Science » Technologies and discoveries
Author`s name Ольга Савка

Are methamphetamines becoming a work place staple in America?

Downsizing and increased demands for more and more output, American workers are working longer hours and to help meet the demands – drugs

Drugs have graduated into a megalithic problem in the workplace, but for as little as $100.00 per month, a person can get pep pills and keep up with an increasing work load and demand.

The illegal drug, also known as "ice," "Tina" or "crystal," is a powerful stimulant: A single dose can keep users high for up to 14 hours.  For the American worker, this attractive boost is their only means to accommodate the longer hours demanded to do the job.

Starting in California, where Silicon Valley employees frequently worked 80 – 100 hour work weeks, the trend has now migrated into Midwest and East coast according to a 2002 study by the National Institute on Drug Abuse.

Researchers report a small but growing number of employers in industries hit hardest by methamphetamines — construction, sales and retail companies.

Methamphetamines work by blocking the brain's ability to cleanse itself of the euphoria-causing neurotransmitter dopamine. That can lead to intense feelings of pleasure and elevated mood that last for hours. The drug's characteristics - increased concentration and the ability to work longer hours - are traits highly valued by managers who are unlikely to see the drugs as a "problem".  Increased productivity is every manager's dream come true and it is great for profitability also. But, it all comes with a price to the person using such drugs.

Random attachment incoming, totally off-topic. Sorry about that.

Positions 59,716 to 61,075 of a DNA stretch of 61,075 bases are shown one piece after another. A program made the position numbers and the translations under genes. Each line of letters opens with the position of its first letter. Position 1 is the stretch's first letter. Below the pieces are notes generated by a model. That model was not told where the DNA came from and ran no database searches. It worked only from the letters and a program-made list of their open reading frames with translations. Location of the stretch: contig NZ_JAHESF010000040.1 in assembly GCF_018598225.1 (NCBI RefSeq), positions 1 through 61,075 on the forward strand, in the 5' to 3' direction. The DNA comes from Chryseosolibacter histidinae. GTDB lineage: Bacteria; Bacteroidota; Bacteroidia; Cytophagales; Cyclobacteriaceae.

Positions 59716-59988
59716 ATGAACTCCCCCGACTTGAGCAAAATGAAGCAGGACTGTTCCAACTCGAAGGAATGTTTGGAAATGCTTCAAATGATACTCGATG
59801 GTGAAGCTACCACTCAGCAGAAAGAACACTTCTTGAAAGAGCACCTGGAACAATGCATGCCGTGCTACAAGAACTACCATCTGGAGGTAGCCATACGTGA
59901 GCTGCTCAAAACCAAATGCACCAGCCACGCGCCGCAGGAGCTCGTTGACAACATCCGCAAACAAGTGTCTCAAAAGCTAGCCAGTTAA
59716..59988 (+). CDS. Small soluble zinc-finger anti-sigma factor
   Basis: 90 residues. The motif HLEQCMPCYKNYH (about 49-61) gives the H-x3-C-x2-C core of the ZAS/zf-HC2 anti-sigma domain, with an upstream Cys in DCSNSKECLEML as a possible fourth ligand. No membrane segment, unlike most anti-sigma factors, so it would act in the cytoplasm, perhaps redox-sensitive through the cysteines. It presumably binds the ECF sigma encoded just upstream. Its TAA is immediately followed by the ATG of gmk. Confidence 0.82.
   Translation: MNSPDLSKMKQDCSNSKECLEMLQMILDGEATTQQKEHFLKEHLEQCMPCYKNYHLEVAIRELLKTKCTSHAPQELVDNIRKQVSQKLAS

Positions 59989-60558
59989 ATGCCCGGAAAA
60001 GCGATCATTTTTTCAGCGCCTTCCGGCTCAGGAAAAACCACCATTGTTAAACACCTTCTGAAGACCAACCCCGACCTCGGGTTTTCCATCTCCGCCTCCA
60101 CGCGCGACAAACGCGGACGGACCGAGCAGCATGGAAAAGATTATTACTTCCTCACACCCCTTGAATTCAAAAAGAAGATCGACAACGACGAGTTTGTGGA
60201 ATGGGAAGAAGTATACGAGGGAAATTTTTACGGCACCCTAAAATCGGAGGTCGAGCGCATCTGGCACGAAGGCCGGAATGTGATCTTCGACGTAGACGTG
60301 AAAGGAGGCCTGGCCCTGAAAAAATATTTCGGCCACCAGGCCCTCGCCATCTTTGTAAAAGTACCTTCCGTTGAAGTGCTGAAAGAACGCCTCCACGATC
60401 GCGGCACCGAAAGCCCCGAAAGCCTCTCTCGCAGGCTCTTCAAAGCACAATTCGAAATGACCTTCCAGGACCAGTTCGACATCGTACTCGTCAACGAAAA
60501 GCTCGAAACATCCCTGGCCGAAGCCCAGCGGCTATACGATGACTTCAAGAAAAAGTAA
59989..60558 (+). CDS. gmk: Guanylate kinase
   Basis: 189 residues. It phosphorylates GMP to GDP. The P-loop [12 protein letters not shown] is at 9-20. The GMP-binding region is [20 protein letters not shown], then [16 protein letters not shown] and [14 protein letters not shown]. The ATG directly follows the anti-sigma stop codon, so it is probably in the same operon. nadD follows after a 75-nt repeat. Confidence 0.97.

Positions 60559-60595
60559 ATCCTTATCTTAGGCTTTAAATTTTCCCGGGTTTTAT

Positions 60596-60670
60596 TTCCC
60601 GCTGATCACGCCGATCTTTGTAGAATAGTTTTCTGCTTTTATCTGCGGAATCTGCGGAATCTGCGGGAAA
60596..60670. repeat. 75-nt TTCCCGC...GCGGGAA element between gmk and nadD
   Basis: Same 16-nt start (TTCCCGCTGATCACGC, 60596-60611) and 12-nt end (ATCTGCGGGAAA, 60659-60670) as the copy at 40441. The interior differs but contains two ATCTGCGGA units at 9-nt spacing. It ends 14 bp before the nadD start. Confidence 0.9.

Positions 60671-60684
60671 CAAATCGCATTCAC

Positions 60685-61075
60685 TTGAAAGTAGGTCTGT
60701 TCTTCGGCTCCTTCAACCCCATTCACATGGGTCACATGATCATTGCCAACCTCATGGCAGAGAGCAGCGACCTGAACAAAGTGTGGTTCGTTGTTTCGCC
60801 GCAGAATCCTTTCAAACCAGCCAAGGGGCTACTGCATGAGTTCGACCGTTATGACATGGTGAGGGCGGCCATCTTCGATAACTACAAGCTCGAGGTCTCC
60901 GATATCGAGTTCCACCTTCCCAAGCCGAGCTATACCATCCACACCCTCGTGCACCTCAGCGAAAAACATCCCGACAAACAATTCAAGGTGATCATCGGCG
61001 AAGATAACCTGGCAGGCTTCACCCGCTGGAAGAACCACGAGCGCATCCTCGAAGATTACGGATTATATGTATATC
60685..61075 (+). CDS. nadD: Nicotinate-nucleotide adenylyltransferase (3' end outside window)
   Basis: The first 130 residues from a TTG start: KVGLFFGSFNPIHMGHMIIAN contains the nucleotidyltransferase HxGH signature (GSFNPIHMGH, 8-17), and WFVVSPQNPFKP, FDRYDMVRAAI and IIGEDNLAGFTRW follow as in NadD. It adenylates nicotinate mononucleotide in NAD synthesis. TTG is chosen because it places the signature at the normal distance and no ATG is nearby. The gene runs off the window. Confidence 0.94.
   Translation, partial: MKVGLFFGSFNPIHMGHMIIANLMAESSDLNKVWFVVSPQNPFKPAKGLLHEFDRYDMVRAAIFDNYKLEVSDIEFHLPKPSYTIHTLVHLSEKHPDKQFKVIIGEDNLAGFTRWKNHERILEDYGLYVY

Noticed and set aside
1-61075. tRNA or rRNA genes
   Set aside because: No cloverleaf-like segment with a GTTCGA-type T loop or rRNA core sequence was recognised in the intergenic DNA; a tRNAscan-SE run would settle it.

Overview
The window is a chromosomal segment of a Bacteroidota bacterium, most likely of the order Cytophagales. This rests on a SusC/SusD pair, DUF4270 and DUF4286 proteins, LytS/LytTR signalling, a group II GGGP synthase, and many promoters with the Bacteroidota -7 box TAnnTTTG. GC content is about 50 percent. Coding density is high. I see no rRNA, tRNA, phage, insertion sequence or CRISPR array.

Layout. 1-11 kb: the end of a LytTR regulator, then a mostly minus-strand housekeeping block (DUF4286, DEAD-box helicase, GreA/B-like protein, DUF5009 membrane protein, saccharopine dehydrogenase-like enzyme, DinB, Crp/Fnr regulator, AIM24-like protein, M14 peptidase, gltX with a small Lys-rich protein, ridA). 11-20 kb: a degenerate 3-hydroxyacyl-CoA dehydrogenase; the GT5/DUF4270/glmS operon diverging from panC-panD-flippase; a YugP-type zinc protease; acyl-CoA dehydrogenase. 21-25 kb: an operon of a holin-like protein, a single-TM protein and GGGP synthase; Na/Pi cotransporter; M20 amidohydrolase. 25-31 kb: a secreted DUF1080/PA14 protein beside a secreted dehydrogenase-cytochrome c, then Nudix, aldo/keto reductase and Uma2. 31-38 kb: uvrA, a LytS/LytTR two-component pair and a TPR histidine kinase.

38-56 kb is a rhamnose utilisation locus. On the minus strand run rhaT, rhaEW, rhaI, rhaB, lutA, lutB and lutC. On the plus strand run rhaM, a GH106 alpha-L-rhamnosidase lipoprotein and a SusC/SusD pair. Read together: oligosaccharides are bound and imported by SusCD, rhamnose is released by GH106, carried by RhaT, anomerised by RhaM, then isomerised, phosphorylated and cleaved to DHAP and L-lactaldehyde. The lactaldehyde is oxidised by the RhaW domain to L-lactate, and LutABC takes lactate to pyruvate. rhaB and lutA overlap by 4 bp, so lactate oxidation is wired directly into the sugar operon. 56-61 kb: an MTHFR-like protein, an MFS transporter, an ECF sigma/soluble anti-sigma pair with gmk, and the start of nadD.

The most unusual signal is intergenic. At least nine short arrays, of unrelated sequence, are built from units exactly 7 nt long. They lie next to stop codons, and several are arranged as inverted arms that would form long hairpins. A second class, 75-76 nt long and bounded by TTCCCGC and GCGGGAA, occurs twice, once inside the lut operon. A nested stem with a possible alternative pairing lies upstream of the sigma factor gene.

Research is starting to document the long-term effects of methamphetamines use on the brain, which appear to be severe. According to one recent study, long-term users suffer losses in memory and cognitive ability similar to those of people with Parkinson's disease. Addiction to methamphetamines is very difficult to treat and suffers from very low success rates. 

In a job market where jobs are hard to come by, and for every opening a company can expect to see 200 or more resumes, an addicted and burned out employee is easy to replace. 

Michael Berglin

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